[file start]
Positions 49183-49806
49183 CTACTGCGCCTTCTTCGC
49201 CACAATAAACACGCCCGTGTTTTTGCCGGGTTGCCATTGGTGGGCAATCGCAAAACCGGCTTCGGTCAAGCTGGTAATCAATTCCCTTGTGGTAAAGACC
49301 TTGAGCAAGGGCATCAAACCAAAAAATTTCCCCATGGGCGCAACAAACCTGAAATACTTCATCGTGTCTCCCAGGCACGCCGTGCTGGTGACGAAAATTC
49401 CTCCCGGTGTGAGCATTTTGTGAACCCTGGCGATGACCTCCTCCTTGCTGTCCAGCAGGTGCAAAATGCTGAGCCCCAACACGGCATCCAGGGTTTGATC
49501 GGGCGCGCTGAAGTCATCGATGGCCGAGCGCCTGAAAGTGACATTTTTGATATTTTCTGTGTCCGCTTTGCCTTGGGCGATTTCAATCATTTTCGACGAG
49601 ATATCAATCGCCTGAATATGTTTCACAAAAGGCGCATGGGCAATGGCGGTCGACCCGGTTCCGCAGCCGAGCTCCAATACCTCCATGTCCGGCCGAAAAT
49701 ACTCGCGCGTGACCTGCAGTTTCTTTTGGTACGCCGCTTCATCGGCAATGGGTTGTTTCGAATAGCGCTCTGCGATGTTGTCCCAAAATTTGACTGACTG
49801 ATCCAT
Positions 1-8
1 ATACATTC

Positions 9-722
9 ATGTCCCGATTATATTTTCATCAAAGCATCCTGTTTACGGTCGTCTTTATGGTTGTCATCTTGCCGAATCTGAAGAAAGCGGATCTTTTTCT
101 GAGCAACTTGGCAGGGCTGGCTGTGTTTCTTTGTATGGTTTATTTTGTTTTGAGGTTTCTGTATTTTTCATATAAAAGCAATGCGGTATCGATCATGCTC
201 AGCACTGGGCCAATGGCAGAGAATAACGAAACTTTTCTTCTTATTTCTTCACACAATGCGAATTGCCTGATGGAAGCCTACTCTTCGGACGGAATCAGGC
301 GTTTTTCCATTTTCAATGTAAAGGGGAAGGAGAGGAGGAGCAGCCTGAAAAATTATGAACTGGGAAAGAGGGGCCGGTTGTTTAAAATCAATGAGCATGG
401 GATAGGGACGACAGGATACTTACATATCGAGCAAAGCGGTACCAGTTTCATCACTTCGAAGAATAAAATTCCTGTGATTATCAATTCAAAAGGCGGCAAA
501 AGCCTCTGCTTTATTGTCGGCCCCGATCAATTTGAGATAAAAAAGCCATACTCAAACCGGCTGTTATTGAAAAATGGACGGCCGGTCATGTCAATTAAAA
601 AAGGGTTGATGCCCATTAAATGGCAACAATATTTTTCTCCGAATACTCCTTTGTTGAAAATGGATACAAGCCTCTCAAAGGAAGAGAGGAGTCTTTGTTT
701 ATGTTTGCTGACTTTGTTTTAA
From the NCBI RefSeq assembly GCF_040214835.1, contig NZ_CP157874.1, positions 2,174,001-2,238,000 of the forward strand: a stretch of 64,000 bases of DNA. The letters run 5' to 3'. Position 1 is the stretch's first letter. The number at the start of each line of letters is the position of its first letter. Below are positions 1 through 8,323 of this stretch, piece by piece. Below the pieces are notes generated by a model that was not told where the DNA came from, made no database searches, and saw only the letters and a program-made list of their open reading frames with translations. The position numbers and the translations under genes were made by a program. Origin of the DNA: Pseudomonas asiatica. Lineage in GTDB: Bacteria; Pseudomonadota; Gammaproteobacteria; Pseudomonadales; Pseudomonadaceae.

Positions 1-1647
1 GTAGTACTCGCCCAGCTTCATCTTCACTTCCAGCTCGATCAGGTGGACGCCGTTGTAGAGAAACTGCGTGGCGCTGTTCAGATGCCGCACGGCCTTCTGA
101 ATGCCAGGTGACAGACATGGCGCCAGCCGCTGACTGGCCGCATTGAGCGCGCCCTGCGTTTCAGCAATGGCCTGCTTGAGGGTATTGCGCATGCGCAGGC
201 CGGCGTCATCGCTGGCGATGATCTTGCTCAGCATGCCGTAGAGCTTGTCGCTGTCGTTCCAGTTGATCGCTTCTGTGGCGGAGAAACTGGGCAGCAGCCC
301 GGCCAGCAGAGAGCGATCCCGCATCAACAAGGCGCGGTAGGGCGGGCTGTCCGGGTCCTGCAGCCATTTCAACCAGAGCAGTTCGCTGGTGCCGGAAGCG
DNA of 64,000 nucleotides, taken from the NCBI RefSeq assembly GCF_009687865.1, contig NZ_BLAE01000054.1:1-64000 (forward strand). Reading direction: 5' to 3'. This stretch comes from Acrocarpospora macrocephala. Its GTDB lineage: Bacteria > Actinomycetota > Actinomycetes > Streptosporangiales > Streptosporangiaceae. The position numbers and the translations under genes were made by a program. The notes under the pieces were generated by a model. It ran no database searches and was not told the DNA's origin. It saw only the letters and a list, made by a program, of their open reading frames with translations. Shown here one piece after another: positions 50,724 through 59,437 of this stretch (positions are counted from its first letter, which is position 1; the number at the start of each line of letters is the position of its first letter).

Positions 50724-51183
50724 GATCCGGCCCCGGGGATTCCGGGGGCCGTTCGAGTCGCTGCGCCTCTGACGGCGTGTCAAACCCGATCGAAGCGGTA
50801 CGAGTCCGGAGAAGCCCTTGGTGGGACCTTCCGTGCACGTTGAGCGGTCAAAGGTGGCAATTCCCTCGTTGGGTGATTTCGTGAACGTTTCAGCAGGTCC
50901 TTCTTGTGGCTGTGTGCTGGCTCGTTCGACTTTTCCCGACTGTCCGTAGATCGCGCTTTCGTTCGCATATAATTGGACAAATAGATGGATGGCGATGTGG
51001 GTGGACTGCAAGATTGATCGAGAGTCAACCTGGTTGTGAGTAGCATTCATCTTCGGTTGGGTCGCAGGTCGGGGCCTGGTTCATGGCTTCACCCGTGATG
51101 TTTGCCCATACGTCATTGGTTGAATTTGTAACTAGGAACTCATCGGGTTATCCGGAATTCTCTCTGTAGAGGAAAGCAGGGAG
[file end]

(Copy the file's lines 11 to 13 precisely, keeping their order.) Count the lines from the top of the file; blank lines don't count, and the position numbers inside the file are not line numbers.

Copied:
1 ATACATTC

Positions 9-722
9 ATGTCCCGATTATATTTTCATCAAAGCATCCTGTTTACGGTCGTCTTTATGGTTGTCATCTTGCCGAATCTGAAGAAAGCGGATCTTTTTCT